Lament Is the Appropriate Response to the Reality of Pain | Sojourners

Lament Is the Appropriate Response to the Reality of Pain

Last week was extraordinarily difficult for many Asian Americans. The trauma of the violence perpetrated against Asian women in Atlanta was the culmination of a yearlong spike in violence against the Asian American and Pacific Islander (AAPI) community. An already fearful and silenced community was re-traumatized as police and media discounted the identity of the victims and centered the narrative on the challenges of the shooter.

For the larger American Christian community, I ask that you do not ignore or brush aside the events of last week, particularly the hate crime perpetrated against Asian women. Please do not ignore the eight dead bodies and please do not ignore the pain that is acutely felt by the AAPI community. Instead, please join us in our grief.

1. Lament. Lament is the appropriate liturgical, ecclesial, spiritual response to the reality of pain, suffering, and crisis in the world. There are two parts to this definition of lament. The second part is the appropriate response. But before the response, there is the acknowledgement of the reality of suffering and pain. Take the time to listen and hear the pain of the Asian American community. Review the data on the disturbing spike in hate crimes and violent acts perpetrated on the AAPI community. And lament — not how it impacts you as a non-Asian person, but on how it has actually brought great harm and pain on the AAPI community.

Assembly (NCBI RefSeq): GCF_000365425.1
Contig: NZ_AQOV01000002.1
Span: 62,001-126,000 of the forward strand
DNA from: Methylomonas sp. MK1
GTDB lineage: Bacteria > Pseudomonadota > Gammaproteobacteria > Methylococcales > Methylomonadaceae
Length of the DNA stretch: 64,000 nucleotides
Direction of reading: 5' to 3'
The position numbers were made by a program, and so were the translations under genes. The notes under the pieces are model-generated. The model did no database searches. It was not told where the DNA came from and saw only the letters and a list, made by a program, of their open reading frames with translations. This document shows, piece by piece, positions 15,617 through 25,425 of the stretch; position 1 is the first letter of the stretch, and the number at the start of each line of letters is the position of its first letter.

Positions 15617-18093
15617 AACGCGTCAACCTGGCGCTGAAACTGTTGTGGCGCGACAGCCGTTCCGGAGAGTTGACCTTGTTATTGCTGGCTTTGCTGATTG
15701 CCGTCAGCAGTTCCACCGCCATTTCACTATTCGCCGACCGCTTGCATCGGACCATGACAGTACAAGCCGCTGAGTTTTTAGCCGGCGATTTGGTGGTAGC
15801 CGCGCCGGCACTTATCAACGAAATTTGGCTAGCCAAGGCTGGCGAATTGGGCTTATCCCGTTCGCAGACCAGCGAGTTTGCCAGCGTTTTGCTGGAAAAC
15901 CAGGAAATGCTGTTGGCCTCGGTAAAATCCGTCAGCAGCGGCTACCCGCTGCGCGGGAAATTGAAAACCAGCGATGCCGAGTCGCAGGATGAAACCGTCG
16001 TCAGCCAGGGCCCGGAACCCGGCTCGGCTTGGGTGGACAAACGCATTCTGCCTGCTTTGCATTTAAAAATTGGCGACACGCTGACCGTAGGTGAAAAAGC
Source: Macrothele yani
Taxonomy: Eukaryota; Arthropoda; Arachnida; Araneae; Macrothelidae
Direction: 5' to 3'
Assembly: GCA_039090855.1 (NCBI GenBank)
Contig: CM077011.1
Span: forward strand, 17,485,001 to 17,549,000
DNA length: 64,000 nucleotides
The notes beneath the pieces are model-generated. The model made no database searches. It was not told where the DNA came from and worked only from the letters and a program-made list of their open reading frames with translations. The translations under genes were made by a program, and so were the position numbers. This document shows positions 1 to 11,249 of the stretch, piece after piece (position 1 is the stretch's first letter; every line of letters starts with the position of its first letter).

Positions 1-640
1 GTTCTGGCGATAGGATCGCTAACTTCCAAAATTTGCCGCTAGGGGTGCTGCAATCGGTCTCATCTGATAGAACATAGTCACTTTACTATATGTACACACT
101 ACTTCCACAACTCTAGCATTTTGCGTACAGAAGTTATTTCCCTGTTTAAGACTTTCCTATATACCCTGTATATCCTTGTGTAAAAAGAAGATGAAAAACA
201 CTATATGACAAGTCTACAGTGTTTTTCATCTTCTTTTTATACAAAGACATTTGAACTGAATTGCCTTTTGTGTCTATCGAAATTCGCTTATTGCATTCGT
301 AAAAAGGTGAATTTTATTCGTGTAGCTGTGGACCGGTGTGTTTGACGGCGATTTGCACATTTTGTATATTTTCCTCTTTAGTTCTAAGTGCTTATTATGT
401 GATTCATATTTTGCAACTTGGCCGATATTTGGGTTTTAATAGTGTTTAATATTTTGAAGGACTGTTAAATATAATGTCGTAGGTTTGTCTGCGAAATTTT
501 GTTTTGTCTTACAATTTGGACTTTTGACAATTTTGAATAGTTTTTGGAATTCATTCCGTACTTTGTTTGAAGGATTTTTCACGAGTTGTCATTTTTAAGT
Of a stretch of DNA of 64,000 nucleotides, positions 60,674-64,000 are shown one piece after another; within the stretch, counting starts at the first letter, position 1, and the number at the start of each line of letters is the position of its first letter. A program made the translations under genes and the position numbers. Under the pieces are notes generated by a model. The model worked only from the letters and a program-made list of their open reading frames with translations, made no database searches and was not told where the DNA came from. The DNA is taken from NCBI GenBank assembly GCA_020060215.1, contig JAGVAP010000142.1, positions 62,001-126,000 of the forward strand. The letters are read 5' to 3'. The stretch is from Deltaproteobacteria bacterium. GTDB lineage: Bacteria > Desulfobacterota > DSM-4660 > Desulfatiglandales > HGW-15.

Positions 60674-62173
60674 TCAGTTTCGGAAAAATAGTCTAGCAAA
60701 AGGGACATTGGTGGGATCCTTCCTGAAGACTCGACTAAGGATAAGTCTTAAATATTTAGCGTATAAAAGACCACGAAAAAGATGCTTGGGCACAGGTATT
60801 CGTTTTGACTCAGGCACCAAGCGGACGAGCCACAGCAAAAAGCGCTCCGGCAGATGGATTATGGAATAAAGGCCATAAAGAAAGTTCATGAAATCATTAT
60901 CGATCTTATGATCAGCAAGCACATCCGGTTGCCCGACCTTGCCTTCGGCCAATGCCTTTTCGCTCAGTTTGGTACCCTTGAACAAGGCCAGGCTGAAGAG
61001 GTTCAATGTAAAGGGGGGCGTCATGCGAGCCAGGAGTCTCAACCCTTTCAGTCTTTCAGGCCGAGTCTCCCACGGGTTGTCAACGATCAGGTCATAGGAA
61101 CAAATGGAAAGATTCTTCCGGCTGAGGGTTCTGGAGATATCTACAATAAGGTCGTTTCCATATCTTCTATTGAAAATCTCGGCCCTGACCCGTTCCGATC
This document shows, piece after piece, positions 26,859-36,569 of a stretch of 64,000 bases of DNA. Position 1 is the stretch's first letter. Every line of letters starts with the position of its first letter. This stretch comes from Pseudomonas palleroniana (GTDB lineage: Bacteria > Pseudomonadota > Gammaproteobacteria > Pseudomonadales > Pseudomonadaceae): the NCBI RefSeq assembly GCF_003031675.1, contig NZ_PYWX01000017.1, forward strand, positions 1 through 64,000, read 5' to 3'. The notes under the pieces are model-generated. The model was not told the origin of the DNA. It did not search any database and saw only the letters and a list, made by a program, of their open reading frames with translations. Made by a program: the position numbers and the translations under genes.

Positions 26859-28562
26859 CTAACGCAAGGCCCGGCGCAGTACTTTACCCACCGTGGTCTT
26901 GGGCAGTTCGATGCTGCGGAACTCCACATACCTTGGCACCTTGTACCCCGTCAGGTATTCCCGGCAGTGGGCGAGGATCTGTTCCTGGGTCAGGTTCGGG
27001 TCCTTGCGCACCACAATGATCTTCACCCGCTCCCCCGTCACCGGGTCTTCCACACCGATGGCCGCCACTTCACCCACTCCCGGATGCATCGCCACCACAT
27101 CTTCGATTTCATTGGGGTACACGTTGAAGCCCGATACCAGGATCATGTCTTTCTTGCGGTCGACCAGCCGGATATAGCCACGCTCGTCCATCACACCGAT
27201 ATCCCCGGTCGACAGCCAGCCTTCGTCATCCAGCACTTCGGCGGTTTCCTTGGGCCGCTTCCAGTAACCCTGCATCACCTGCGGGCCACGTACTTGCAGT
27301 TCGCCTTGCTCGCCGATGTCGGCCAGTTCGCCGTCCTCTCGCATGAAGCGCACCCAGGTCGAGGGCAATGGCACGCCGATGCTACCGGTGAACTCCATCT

2. Center the victims, not the perpetrator. The focus of this tragedy should not be on sex addiction or on clearing the neighborhood of massage parlors. This is about the eight dead bodies, with a particular focus on six Asian female bodies, whose lives were brutally taken away. They were each made in the image of God — and they each reflected the image of God as only an Asian woman can reflect the image of God. That is now gone and we need to lament.

3. As exemplified by the prophet Jeremiah, offer a corporate confession, even if you can deny individual culpability. Of course you didn’t pull the trigger. Of course you’re not the one with the sex addiction. Of course you’re not the racist. Of course you’re a good and upright person. But you are part of a system that is not good and upright, and part of a system that is racist. And you may have been a part of a system that perpetuated the dysfunctional narratives behind the racist misogyny. If you were silent when a friend or family member (or even the president and other political leader) said “Kung Flu” or “Chinese Virus,” confess and repent. If you laughed at a joke about “Me love you long time” or about “oriental” girls, confess and repent. If you participated in a Vacation Bible School that portrayed Asian women as geishas, participated in a skit that mocked Chinese food delivery workers, or supported a Christian leadership book that showed pictures of “oriental” girls with bare midriffs, confess and repent. You contributed to the larger narrative in white American Christian culture that dehumanized and devalued Asian Americans, particularly Asian women.

Don’t let this moment pass. Shouldn’t the church do better than a racist local sheriff, a racist congressman, and a racist society?

Please take the time to listen to our voices of lament: